Over the past 20 or 30 years these had, he reckoned, been pushed aside, taken for granted, neglected, and needed to be placed 'smack in the middle of our public life again'. His interviewer respectfully allowed this catalogue to go unchallenged. But his comments must have suggested to many listeners that the Prime Minister lives in an unreal world, to which each day must bring cruel discoveries.
Take, for example, that basic British instinct for obedience to the law. It was variously pushed aside, taken for granted or neglected by the hundreds of thousands who, in the year to June 1993, committed an estimated 15 million crimes in England and Wales, of which a record 5.7 million offences were actually reported. Plenty of no-nonsense decisions there between right and wrong - all, alas, in favour of wrong. Yet according to Mr Major, these values are 'known to everyone in the country, and understood by them'.
They include, naturally, the fine old instinct for self-discipline, so prominently in evidence when lager-soaked English football fans run amok in some hapless European capital, or drunken holiday- makers throw up all over the Costa del Sol.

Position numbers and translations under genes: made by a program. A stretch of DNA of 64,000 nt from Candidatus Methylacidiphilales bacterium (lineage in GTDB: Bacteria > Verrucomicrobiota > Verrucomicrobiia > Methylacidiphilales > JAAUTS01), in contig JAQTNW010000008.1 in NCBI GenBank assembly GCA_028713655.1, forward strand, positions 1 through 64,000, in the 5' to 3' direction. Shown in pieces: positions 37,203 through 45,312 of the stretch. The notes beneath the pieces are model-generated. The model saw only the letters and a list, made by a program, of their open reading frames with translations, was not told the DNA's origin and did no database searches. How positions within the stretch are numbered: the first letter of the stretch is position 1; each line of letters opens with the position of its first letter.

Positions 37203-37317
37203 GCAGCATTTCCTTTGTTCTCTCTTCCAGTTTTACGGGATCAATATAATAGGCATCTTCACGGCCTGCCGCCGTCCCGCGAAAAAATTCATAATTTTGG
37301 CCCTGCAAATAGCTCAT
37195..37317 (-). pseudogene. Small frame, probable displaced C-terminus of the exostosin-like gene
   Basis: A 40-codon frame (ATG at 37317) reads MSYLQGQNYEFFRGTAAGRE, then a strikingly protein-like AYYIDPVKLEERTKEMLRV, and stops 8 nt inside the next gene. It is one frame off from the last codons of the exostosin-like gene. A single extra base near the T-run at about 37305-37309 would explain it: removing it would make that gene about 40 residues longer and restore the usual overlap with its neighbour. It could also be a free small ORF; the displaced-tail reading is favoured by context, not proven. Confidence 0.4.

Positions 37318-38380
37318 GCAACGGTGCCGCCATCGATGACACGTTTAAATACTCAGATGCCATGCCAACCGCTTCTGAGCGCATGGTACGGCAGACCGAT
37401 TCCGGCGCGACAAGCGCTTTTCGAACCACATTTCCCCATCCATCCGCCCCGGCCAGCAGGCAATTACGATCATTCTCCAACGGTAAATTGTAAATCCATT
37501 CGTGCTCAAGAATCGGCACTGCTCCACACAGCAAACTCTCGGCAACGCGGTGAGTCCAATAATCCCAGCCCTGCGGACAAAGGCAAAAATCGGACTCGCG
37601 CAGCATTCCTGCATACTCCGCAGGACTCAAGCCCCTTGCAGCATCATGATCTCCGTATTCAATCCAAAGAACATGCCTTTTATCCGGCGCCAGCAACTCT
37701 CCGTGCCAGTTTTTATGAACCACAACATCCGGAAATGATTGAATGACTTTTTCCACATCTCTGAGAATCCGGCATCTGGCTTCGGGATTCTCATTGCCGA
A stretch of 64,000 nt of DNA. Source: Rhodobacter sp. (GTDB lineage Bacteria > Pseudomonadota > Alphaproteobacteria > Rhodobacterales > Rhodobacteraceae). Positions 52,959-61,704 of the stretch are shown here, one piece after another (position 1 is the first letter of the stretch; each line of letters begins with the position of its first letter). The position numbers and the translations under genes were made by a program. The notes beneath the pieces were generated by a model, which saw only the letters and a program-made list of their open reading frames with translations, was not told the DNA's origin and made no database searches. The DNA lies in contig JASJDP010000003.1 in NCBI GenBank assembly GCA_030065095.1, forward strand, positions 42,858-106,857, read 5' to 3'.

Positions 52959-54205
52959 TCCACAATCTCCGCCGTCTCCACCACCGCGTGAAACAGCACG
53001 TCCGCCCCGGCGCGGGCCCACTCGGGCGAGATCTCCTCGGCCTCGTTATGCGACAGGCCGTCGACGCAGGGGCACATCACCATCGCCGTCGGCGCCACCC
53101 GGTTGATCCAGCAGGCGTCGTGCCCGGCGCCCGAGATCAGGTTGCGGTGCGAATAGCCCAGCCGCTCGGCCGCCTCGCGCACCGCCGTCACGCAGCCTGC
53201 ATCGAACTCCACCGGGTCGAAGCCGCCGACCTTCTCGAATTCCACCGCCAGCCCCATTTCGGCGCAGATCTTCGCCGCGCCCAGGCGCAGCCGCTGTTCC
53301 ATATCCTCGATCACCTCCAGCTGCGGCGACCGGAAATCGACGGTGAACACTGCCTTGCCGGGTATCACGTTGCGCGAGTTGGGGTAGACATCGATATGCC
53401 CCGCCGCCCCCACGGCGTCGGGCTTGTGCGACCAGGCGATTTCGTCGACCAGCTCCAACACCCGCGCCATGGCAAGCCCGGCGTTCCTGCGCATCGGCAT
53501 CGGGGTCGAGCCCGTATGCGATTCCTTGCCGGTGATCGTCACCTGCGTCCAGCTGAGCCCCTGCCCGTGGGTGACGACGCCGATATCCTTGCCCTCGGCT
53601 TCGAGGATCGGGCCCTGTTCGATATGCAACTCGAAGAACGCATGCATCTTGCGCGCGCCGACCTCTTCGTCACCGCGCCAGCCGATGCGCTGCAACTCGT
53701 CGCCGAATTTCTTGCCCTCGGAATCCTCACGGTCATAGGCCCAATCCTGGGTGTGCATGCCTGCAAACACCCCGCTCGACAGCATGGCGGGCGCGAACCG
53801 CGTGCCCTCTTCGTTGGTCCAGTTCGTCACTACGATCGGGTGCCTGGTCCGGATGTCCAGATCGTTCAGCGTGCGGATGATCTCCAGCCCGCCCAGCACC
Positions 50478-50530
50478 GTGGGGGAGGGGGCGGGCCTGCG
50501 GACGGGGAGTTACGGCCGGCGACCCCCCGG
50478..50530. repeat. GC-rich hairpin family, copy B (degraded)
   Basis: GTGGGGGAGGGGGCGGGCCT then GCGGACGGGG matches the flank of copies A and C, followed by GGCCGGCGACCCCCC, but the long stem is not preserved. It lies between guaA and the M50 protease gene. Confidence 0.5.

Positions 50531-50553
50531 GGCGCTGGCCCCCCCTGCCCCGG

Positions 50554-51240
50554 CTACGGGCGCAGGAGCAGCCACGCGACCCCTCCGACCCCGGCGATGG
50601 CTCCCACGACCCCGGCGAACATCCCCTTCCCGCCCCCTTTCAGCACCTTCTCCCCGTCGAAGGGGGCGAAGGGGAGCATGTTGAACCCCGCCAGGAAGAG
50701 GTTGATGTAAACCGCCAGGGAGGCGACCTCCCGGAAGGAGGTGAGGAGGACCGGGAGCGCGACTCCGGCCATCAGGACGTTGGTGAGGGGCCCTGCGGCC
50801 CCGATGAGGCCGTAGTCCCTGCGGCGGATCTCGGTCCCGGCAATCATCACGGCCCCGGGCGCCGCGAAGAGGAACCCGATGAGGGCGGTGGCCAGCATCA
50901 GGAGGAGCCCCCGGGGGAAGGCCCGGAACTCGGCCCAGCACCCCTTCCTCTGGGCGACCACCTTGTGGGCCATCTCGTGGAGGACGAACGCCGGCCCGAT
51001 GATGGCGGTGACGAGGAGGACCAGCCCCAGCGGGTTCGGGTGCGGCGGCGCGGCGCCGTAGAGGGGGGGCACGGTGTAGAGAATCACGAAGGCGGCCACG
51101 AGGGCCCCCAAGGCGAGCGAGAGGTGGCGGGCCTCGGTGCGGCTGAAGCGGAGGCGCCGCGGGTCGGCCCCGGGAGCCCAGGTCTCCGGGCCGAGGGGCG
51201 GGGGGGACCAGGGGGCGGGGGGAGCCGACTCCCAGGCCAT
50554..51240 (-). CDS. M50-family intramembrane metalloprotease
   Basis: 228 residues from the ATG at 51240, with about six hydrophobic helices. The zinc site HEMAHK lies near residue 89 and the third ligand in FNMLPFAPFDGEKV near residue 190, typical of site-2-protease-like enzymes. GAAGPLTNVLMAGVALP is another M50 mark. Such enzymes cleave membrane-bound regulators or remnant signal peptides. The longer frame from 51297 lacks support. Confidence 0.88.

The point need not be belaboured. Mr Major seeks to strike a chord when he evokes British virtues associated with earlier eras. But in doing so he not only sounds insular, nostalgic and out of touch, but also makes Britain seem a much less interesting country than it has become.
In reality, its virtues are no more immutable than its vices. Thanks in part to latter-day Conservative radicalism and mould-breaking, Britain's strengths include an unexpected degree of adaptability to new labour practices and technologies; and a sharp decline in deference and respect has played an important part in the social revolution of the past decade.
Mr Major should update his list. It not only strains credulity, but also undersells modern Britain.